Friday, April 11, 2014

My Silver Age Primers

Everybody who enjoys reading loves books, but why did you learn to read in the first place? You might have learned to read because you had an innate love of books as intrinsic objects, but I do not think that would be common. I think most people learned to read, then developed a love of books and the printed word. You might have learned to read, as many people did, in a schoolroom from a primer for a good grade or just to graduate so you could leave your teacher behind; or you might have learned at home from parents. Me? I sorta taught myself before I started school, and my reading material was intertwined with why I wanted to read: I wanted to read comic books by myself and not depend upon Uncle Bob.

Don't get me wrong. I loved my Uncle Bob dearly and appreciated that he took the time to read to me, and that he did not mind reading about the adventures of Superman, Batman, and the other DC superheroes of the Silver Age. At the time, it never occurred to me that Uncle Bob read the comics to me because I was a handy excuse for reading them himself. However, as much as I appreciated his efforts, I thought he was long on enthusiasm but short on skill--he didn't do the voices, he read in a sort of hesitant monotone, and how he handled sound effects left much to be desired. I had probably just turned four when it occurred to me that if I learned to read myself, not only could I enjoy a comic book whenever I wanted, but I could give the four-color heroes and villains the voices they deserved. So I did.

Of course, once I started reading, I discovered there were comics beyond just the few Uncle Bob would sneak home when Aunt Joyce wasn't looking. My first introduction to written science fiction and mystery came courtesy DC's space-oriented titles and their weird fiction comics, such as House of Mystery. I also learned, to my amazement and enjoyment, there were more comics in the world than just DC's line. I don't want you to think I was rotting my mind with just comic books, for once I was hooked on reading I had to move on to children's books like Go Dog Go and The Whales Go By (two of my favorite), then the series of juvenile fiction books like Tom Swift Jr, the Hardy Boys and Nancy Drew.


In the years that have passed my life has been one that could as easily measured in books as it could be in the events that make us who we are. There was the discovery of Isaac Asimov, Arthur C Clarke and Ray Bradbury, who influenced me as a writer, and HP Lovecraft and Sir Arthur Conan Doyle, who influenced me more. There was James Bond and Philip Marlowe, Joseph Conrad and William Shakespeare, and the Bible (especially Job and Jonah) and various encyclopedias (yes, I read them). There have been spies, detectives, world savers, clever dogs, London fogs, alien worlds without number, narrow Arkham streets, the biographies of great men and women, smoke-filled pubs, men without a country, villains who found comeuppance or redemption, courage and cowardice,  exotic Chinese ports, Cairo bazaars, opium dens, the gleaming towers of Science City, and men who overcame fear to do far better things than they have ever done before.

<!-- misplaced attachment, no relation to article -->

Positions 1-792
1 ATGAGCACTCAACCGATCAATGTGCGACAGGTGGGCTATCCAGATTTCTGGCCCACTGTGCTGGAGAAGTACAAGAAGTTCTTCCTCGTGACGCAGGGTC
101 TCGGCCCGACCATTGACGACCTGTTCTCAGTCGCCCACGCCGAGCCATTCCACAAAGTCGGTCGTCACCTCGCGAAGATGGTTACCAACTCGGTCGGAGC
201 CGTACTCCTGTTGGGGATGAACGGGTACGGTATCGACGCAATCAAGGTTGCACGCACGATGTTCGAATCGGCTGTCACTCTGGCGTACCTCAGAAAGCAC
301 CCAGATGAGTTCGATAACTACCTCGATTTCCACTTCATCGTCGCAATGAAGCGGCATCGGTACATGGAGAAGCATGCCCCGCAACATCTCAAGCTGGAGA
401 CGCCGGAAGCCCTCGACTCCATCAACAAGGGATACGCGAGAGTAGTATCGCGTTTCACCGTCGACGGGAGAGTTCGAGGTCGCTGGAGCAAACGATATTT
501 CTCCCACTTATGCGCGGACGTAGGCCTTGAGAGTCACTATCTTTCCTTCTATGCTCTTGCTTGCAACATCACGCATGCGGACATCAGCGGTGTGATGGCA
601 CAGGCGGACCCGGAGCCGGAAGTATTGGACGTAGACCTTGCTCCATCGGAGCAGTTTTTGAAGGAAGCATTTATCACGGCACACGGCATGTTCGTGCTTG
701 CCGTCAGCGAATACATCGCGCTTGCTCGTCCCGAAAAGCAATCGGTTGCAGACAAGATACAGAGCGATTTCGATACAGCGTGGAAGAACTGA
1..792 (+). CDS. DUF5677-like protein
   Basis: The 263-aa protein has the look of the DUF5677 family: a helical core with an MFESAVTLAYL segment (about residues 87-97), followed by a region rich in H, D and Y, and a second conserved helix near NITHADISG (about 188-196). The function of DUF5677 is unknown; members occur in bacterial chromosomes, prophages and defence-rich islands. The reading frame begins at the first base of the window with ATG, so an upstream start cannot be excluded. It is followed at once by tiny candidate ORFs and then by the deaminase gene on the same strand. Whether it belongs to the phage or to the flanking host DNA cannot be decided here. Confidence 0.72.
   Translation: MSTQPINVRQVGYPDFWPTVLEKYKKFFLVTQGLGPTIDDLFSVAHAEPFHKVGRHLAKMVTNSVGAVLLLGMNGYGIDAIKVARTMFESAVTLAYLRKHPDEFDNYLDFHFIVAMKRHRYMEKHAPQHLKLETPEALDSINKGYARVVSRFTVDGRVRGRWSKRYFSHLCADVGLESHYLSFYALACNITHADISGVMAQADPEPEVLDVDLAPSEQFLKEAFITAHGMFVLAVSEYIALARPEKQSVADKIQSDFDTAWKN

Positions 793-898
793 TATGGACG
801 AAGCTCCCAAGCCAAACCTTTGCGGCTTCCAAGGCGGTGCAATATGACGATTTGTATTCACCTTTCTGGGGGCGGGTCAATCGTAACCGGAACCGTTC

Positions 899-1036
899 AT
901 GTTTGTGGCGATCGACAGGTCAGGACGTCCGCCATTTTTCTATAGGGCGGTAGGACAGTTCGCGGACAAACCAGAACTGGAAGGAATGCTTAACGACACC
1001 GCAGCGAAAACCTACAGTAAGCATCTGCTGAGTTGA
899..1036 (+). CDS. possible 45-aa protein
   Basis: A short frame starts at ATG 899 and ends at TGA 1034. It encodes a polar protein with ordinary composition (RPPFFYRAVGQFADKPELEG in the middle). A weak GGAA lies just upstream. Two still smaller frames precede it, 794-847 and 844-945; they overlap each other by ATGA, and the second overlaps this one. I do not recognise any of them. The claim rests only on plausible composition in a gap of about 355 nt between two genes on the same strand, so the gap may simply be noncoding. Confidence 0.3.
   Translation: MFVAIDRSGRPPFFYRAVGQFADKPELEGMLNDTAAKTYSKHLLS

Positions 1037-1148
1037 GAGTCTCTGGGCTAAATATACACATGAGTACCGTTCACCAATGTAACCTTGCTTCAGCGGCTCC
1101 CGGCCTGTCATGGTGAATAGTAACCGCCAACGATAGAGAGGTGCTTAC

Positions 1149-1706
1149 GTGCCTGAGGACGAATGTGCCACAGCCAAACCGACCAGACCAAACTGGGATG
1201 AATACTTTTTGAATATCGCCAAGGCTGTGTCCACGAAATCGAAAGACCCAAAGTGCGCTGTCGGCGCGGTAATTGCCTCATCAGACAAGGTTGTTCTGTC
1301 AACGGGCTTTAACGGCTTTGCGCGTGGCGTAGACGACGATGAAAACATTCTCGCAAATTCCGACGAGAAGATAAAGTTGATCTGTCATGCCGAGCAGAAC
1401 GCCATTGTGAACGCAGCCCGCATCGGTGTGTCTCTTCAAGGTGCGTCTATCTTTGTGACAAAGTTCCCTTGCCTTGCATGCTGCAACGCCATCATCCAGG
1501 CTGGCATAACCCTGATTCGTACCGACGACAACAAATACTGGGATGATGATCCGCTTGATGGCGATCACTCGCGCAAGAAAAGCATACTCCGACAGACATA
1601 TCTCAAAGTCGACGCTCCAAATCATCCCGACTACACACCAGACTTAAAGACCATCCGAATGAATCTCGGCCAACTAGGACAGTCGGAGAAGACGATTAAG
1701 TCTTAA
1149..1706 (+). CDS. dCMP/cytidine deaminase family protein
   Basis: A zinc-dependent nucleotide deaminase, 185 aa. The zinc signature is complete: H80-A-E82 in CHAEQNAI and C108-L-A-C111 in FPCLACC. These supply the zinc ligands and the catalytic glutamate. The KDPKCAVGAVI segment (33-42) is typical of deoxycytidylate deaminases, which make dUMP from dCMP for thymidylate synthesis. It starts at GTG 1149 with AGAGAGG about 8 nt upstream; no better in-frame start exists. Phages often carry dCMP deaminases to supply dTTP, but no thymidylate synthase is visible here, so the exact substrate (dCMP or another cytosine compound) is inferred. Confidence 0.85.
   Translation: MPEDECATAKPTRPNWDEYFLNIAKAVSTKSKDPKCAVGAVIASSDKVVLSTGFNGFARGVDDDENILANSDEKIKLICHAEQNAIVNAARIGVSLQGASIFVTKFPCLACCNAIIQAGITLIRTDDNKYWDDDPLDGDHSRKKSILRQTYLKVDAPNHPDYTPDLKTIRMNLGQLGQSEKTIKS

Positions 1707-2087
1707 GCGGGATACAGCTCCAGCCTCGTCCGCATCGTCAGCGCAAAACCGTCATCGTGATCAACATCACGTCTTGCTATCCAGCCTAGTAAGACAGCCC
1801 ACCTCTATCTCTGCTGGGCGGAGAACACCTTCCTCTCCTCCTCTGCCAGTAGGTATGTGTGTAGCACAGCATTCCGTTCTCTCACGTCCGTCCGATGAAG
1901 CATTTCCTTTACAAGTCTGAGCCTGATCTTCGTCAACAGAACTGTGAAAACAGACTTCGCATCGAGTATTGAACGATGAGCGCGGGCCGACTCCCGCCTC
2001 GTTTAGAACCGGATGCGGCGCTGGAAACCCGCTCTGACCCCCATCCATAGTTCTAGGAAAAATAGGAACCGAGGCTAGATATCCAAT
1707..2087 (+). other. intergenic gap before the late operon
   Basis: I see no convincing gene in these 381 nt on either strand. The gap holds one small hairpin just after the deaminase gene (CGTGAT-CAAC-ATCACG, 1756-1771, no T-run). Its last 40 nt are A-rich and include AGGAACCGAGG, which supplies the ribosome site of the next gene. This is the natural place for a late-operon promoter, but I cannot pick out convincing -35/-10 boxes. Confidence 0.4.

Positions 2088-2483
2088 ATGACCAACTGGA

But it all started with comic books...


Two enduring traits came out of learning to read because I loved comic books and did not love the way Uncle Bob read aloud. First, when I read aloud to my grandchildren or the dogs (the dogs actually seem a bit more appreciative, but they are easier to please) I use different voices for each character, complete with appropriate accents, and I am really great at sound effects. Second, I still love comic books, still read comic books and still have comic books...and refuse to call them graphic novels. However, the comic books I have are not the ones I grew up with, but ones I've accumulated since the 1970's. What happened to the old ones, you ask, the ones I cut lawns, recycled bottles and did not spend my milk money to buy? As anyone who has joined the Army knows, you can't take anything with you to basic training except your clothes and the last good haircut you'll have for the next six years; you leave your stuff at the old homestead knowing that your parents value your treasures just as much as you do...I wonder how long I was gone before Mom had her first yard sale. Nuff said!